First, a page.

Let’s get things straight…
“You do not get big lifting weights. You get big recovering from lifting weights”
This is one of my favourite quotes. It is so simple, so true, and so often ignored that I feel it is important to keep reminding people of this fact.
The muscle building equation can be simplified to this:
Stimulus + Recovery = Adaptation
Now assuming your training is decent and provides an appropriate stimulus the rest of your gains (adaptations) are dependent on recovery.
So, you need to train enough that you don’t exceed your capacity to recover. Likewise, if you can improve your recovery you can make better/faster adaptations. Alternatively, you can handle more training stress. Assuming you intelligently program things the addition of more training stress would equate to more gains (so long as you stay within your recovery capacity).
Improving fatigue management/recovery means you can shift the curve of your gains up and to the right.
As I have said repeatedly, the two most powerful recovery tools at your disposal are:
If you focus on these consistently you will be rewarded.
Managing your stress is another key element to fatigue management. Read THIS article for some key stress management tips.
When you have sleep, diet, and stress management dialled in then you are primed to make great progress in the gym. This leads me onto what you do in the gym. This too can have a huge impact on fatigue management.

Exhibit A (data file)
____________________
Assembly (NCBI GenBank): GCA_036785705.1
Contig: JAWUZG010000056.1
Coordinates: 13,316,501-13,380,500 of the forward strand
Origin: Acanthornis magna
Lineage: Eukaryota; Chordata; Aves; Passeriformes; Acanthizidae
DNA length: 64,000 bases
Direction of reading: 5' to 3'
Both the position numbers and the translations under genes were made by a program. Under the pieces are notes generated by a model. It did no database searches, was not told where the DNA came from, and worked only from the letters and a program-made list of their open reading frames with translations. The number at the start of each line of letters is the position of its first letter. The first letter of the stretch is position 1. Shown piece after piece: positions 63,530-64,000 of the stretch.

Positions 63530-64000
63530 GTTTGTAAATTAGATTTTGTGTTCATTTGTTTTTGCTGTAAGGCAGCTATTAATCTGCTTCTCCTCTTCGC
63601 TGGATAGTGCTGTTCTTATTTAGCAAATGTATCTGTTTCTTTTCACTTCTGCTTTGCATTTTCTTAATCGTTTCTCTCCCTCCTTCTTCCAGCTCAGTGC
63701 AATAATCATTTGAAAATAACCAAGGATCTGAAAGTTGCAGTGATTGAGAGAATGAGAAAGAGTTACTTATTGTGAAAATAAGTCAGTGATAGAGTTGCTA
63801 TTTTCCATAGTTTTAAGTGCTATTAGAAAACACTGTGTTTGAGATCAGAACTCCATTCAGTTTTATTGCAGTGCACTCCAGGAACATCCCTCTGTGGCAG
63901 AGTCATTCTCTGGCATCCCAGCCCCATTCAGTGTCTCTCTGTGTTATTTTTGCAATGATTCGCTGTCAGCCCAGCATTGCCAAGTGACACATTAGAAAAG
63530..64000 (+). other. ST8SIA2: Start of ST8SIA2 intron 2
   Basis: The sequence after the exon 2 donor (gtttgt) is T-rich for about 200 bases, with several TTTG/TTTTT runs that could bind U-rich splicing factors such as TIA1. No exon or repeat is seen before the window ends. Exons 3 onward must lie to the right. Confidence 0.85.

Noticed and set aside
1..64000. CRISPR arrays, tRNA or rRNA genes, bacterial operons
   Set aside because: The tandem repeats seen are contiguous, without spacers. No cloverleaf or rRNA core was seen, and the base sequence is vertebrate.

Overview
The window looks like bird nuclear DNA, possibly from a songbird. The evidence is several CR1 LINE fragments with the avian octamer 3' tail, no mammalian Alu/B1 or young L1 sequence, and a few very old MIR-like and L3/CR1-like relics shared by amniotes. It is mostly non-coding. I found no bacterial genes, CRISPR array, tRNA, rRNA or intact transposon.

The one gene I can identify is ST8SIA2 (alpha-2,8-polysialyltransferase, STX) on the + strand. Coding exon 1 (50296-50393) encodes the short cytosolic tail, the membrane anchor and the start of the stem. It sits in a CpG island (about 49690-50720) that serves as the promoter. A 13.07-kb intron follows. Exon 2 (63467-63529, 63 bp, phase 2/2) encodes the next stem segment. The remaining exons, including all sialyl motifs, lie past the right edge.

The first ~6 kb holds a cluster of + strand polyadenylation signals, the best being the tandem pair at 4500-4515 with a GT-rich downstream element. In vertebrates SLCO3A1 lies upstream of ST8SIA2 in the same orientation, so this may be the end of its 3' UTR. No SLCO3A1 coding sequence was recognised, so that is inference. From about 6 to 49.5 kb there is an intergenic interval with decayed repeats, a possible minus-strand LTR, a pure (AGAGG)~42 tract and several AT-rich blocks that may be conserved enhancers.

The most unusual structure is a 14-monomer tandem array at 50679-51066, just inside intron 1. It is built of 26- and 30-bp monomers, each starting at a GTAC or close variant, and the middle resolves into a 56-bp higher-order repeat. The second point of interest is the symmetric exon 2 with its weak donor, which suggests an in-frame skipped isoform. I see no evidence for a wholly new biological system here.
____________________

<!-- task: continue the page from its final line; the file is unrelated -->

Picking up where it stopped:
Intelligent Program Design = Fatigue Management
Training to build muscle is fatiguing in nature. Intelligently, planning your training means you can manage this fatigue from session to session to allow you to keep progressing. If, however, every time you set foot in the gym you go full #beastmode, train to annihilate a muscle, and half kill yourself then, fatigue will accumulate very quickly. Too quickly! Your body won’t be able to recover and adapt. You’ll have dug a hole too big to get back out of.
The goal of your training is not simply to recover. It is to adapt!
Burying yourself in the gym might feel like the right thing to do. It might have a cathartic quality to it but, it will limit your results if you do it every time. Even with sleep, diet, and stress under control there is only so hard you can push before you break.
This is not an excuse to take it easy in the gym!
Most people need to train harder to see results.
In fact, this article probably only applies to 5% (or less) of gym goers. People who have the ability to train insanely hard. If you are a stimulus junkie. If you get a sick kind of pleasure with torturing yourself in the gym. If you enjoy leg day…this article is for you.
Imagine the hardest session you’ve ever done. Recall how you felt during that session. Picture the sweaty, broken, mess you were in at the end of the session. Sprawled out on the floor gasping for air or curled up in the foetal position? Your muscles burnt, waves of nausea washing over you, being completely wiped out, and it taking an eternity for you to drag yourself out of the gym to head home.
If we rank that as a 10/10 effort I’d suggest you rarely hit a 10/10 to make the best gains possible. Instead you probably want to hit an 8/10 most of the time. Then when the time calls and progress dictates it, dip in to the 9-10/10 range. Go there occasionally, but don’t make it your default setting.